Sailing Towards a Storm

The past three days, after leaving Bazaruto, we have been sailing south to find an anchorage that will be safe from a southern storm heading our way that is supposed to hit us on the 1st. It’s now 2 AM on the 31st and we are motoring towards that anchorage although it’s still about 40 miles away. What disturbs me, however, is the lightning that has been going off on the horizon ever since I came on shift at midnight.

There haven’t been a lot of things I’ve seen Brian run from as we’ve been sailing together since Darwin in May, but lightning is definitely one of those things. In today’s sailing world of electronics and batteries, lightning can be one of the scariest things on the ocean. A single lightning strike can wipe out all of the electronics on a boat, including GPS, plotter, radar, lights, refrigeration, as well as anything else you might have plugged in.

We are running to beat gale force winds coming up from the south, but I believe it would be scarier to be in a massive lightning storm from a damage to the boat perspective. Suffice it to say that I’ve been a little anxious since coming on shift. The problem is this is the only safe anchorage in the area and we want to get to it in the next 24 hours as this storm kicks up. But rushing to the anchorage which is where the lightning appears to be is not a pleasant proposition. We ended up getting through it unscathed. Luckily the radar started showing the clouds as we got closer and we were able to weave our way through the bigger ones.

Later during the night shift, after I went to bed, the auto-steering stopped working. So the last 6 or 7 hours of sailing to the anchorage were steered by hand. It wasn’t too bad, though, and Brian thinks he knows what happened and if he’s right it’s an easy fix, once we anchor.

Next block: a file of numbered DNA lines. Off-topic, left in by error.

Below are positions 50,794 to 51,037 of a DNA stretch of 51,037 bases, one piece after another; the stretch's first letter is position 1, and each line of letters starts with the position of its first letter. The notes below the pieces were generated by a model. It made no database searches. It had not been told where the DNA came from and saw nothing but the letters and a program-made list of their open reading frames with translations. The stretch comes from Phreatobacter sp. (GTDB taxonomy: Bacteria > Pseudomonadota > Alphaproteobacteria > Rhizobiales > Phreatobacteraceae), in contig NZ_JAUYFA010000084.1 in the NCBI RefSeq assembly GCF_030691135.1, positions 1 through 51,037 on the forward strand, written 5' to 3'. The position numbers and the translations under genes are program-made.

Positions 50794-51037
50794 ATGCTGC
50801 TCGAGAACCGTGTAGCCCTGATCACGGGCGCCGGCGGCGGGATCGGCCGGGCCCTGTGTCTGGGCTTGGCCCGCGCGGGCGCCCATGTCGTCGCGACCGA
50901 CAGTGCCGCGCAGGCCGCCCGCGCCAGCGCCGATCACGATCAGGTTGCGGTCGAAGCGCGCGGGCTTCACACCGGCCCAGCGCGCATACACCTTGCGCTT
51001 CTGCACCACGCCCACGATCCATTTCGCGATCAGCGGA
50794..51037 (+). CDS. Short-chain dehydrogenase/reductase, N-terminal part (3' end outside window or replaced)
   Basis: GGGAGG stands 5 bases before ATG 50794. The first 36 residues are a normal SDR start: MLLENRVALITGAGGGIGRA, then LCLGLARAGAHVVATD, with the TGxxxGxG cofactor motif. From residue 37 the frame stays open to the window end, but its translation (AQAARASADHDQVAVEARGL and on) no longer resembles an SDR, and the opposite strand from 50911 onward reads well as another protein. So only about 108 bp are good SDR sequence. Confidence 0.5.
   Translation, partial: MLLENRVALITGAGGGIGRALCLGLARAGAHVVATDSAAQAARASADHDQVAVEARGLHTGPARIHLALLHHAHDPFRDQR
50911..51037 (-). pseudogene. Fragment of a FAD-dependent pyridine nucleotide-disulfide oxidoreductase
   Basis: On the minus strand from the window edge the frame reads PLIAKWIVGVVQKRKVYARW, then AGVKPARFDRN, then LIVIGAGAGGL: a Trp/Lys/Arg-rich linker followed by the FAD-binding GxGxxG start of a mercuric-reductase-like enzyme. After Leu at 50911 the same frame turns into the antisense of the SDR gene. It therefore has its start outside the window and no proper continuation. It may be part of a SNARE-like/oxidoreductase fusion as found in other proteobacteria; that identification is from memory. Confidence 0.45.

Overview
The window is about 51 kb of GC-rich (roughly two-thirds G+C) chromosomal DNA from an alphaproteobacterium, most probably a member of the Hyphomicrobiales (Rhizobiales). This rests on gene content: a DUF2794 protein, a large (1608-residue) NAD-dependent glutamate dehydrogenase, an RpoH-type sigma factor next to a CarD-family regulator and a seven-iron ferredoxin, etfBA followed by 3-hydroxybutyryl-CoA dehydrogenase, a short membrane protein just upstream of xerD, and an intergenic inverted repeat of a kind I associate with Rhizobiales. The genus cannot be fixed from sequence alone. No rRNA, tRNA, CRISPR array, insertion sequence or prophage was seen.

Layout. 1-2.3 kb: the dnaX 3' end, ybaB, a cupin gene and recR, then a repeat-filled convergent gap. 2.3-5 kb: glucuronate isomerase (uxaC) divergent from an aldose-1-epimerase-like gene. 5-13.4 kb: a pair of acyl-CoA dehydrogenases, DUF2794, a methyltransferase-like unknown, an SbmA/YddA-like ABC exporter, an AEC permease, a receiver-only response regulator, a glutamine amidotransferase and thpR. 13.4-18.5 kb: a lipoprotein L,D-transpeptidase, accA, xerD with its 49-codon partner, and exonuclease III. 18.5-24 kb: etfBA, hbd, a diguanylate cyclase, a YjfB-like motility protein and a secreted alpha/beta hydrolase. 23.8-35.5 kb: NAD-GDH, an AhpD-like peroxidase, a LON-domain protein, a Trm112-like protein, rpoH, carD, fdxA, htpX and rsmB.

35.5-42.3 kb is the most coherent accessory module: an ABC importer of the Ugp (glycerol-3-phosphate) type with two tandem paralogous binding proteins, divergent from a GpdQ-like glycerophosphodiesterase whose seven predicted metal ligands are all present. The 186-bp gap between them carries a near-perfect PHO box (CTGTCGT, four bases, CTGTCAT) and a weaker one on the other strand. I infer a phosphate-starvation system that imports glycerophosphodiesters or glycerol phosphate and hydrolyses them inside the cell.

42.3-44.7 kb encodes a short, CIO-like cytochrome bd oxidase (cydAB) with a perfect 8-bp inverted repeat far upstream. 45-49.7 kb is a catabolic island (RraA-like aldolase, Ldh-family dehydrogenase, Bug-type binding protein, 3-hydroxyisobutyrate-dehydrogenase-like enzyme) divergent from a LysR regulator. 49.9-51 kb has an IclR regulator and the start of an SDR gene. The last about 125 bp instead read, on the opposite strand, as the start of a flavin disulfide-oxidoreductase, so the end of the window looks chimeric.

We have now arrived at the anchorage, called Inhaca Island, and it’s really not a huge shield from the coming storm, but it will have to do. It is better than actually being in the storm even if it’s a rough anchorage. We have already repaired the auto-steering which was what Brian suspected. A nut came off of the hydraulic ram and it just had to be replaced. Luckily, all the pieces fell neatly under the auto-steering and didn’t move much despite the wild waves we had this morning sailing here.

Looks like we’ll be here at this anchorage a few days until the storm dies down and hopefully there won’t be another one shortly behind it and we can make a mad dash for Durban, South Africa, our next stop. As long as there isn’t another storm right away, we should be there by the 8th or 9th of November.

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